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The Idaho Republican. [volume] (Blackfoot, Idaho) 1904-1932, November 12, 1918, Image 4

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Persistent link: https://chroniclingamerica.loc.gov/lccn/sn86091197/1918-11-12/ed-1/seq-4/

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Published every Tuesday and Friday
BYRD TREGO,Editor and Proprietor
Entered at the postofflce at Black
foot, Idaho, as second-class matter.
Bubscription price • $3.00 per Year
in determining the question
whether or not the city shpll buy
the water works, the following mat
ters enter into the problem.
Under the present system, people
can buy water or supply it themselves
from wells. Those who use the
water from the system pay for what
they use ,and those living within the
city limits who do not use it, do not
If the city buys the system, all
taxpayers will help pay for it, and
all will help improve, enlarge and
maintain it. Those who live within
the city limits, but out of reach of
the mains will still have to pay their
share of the purchase price and pro
vide their own water as they do now,
or secure extensions of the system to
bring it near their property, and
then make their own extensions to
the private taps. It will bring up the
same problems that have been con
nected with the sewer system so far
as extensions are concerned,
ceptlng that those who are once con
nected with the sewer system do not
pay a monthly fee for the service.
Everybody within the city limits pays
for maintaining the sewer, but only
those who are fortunate enough to
be connected with the system re
ceive the service. In the case of the
water system being bought by the
city, the individual who is fortunate
enough to be on the system and have
his connections made, helps pay for
the purchase of the system, and
merely has the privilege of buying
water and paying for it monthly.
The price he pays to the city may not
be as much as he pays the private
owner, but still he will pay. Every
taxpayer will find his taxes higher
on account of the water system, but
those who Buy water may find their
water bills lowered. The man who
does not buy water will merely pay
more taxes. The • man who is just
beyond the reach of the system will
have the task of getting the line ex
tended so he can connect with it.
When it comes to deciding about
extensions, the question of size of
pipe comes into the problem. Take
Bridge street for example. A six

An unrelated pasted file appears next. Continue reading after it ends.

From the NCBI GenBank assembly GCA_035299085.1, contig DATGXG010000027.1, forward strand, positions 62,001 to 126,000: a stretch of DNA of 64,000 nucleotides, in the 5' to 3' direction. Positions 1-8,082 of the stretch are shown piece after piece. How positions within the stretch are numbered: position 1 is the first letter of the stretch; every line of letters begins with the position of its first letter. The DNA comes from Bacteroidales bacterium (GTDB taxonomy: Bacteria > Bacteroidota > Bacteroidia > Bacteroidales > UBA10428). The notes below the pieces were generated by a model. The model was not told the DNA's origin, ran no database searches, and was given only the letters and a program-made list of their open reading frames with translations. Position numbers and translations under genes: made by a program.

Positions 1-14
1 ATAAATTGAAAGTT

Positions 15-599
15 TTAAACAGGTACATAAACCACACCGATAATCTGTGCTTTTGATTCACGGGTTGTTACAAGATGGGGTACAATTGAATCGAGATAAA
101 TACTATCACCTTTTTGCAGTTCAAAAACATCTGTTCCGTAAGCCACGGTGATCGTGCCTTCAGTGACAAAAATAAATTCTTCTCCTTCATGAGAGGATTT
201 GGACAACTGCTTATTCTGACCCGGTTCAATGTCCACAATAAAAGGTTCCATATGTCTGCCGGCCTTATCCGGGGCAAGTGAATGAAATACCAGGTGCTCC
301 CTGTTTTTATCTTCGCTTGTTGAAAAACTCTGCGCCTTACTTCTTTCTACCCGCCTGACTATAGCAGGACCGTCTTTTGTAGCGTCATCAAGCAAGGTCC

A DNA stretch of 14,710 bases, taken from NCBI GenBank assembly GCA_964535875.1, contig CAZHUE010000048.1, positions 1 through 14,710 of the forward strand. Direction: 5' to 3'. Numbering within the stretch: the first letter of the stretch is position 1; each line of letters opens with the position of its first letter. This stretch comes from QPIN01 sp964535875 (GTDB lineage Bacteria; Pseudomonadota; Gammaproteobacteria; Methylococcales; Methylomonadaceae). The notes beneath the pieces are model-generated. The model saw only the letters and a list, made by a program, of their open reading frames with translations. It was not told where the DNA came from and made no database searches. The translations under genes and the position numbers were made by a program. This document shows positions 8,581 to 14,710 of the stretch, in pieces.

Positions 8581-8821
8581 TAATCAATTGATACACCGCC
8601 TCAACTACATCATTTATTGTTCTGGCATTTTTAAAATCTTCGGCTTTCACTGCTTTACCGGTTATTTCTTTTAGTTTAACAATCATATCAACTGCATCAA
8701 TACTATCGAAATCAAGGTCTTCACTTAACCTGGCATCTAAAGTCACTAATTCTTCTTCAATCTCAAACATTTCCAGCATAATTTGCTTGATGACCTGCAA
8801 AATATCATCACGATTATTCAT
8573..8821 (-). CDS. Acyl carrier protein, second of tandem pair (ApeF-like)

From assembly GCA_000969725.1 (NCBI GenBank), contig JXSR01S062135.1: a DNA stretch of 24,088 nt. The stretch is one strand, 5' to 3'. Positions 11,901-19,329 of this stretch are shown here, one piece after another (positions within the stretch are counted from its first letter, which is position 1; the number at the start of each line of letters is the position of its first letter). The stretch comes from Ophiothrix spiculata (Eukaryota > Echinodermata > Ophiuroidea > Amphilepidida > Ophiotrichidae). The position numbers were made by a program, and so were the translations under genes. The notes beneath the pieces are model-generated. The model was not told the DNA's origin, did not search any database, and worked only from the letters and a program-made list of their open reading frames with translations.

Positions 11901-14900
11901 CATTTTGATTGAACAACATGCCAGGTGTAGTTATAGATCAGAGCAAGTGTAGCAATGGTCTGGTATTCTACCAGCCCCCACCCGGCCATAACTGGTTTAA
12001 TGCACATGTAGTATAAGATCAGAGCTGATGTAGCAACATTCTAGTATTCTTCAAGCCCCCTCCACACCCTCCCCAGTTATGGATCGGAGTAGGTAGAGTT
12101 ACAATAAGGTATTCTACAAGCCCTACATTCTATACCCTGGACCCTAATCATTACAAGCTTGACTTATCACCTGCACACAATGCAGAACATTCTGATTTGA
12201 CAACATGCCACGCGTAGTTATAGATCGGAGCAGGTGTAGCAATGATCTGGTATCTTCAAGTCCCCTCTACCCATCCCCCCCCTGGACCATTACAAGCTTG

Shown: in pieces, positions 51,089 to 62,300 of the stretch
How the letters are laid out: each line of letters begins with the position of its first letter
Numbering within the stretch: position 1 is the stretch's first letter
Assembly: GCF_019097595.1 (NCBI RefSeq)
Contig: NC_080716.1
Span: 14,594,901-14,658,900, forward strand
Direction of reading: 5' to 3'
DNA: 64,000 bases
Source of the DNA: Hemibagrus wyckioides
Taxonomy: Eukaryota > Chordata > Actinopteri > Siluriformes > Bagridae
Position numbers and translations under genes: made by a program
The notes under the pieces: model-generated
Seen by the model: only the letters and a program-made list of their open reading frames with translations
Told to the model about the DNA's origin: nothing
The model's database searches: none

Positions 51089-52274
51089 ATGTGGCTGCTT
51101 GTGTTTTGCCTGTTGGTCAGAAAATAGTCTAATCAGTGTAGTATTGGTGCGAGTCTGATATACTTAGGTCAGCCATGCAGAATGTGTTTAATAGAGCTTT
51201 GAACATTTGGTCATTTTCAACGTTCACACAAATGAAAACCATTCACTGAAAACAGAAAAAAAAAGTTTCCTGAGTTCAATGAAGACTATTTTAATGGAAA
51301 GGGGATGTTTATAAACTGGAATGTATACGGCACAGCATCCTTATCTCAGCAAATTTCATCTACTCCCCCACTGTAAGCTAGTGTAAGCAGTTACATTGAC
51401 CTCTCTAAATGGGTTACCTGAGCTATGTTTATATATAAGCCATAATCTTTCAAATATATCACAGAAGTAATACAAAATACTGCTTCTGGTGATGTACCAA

inch main reaches a few blocks and
then it drops to four-inch; then to
two-inch. People wishing extensions
to the western end of town will be
siege the council to extend the line.
If the two-inch pipe were laid and
all the houses along were connected,
nobody could fill a bucket within a
reasonable length of time because of
the lack of pressure. If fifty houses
were opening their taps at once those
farthest out toward the end would
get the least. If they wanted it for
fighting fire, it would be of slight
benefit. Therefore it might be ad
visable to dig up the two-inch pipe
and connect wtih four-inch, or it
might be better to take up all the
four-inch pipe and lay six-inch. If
so permanent and expensive a job
as that were done it might be better
to take up the six-inch pipe and lay
one large enough for futures. That
might ca-l for rebuilding the out
let of the tack or even the taut it
self, so it is difficult to decide just
where to draw the line between
spending money for temporary and
unsatisfactory service, and spending
more money that means a greater
degree of service for a while and
then a greater sacrifice when it has
to be discarded.
What has been said of Bridge
street might be said of various other
streetB, perhaps all of them. There
fore the problem resolves itself into
a question of how much money to
throw away and on what particular
parts of the system to sacrifice it.
The old system, while not very gord,
might be worth $100,000 in one
fire, of we might sacrifice that much
by not having a better system to fight
'one fire'.
It may be said that we should buy
the old system and not spend a cent
improving it, but immediately start
in drilling new and large wells on
the west side of the tracks and pro
ceed to lay a system large enough
for future needs ,and extend it first
in those parts of town that have no
service now or that have inadequate
service, and keep extending it until
it affords service for the whole city,
at which time the old worn-out and
rusted-out system would be aban
Apropose of that it will be asked
why the city should buy the old sys
tem at all. It could refuse to buy
it, and Atill go on and build the new
.system. While the old system is a
private enterprise, the owners have
reason to hesitltate about Improving
it, not knowing what the city will do
as to patronizing them or declining
Cleggs New and Second Hand
Three electric washers.
A number of good used ranges in various
Call and see us for anything new or used
in household articles.
Clegg's New and Second Hand Store
to. They have a franchise, but not
an exclusive franchise. The utilit
ies commission can allow or deny an
other system, either by the city or
by others. The present investment
deservos protection, and the city de
serves the use of water and the por
tion it affords, so the day will come
sooner or later when the present sys
tem will be ordered improved and
extended or a franchise will be given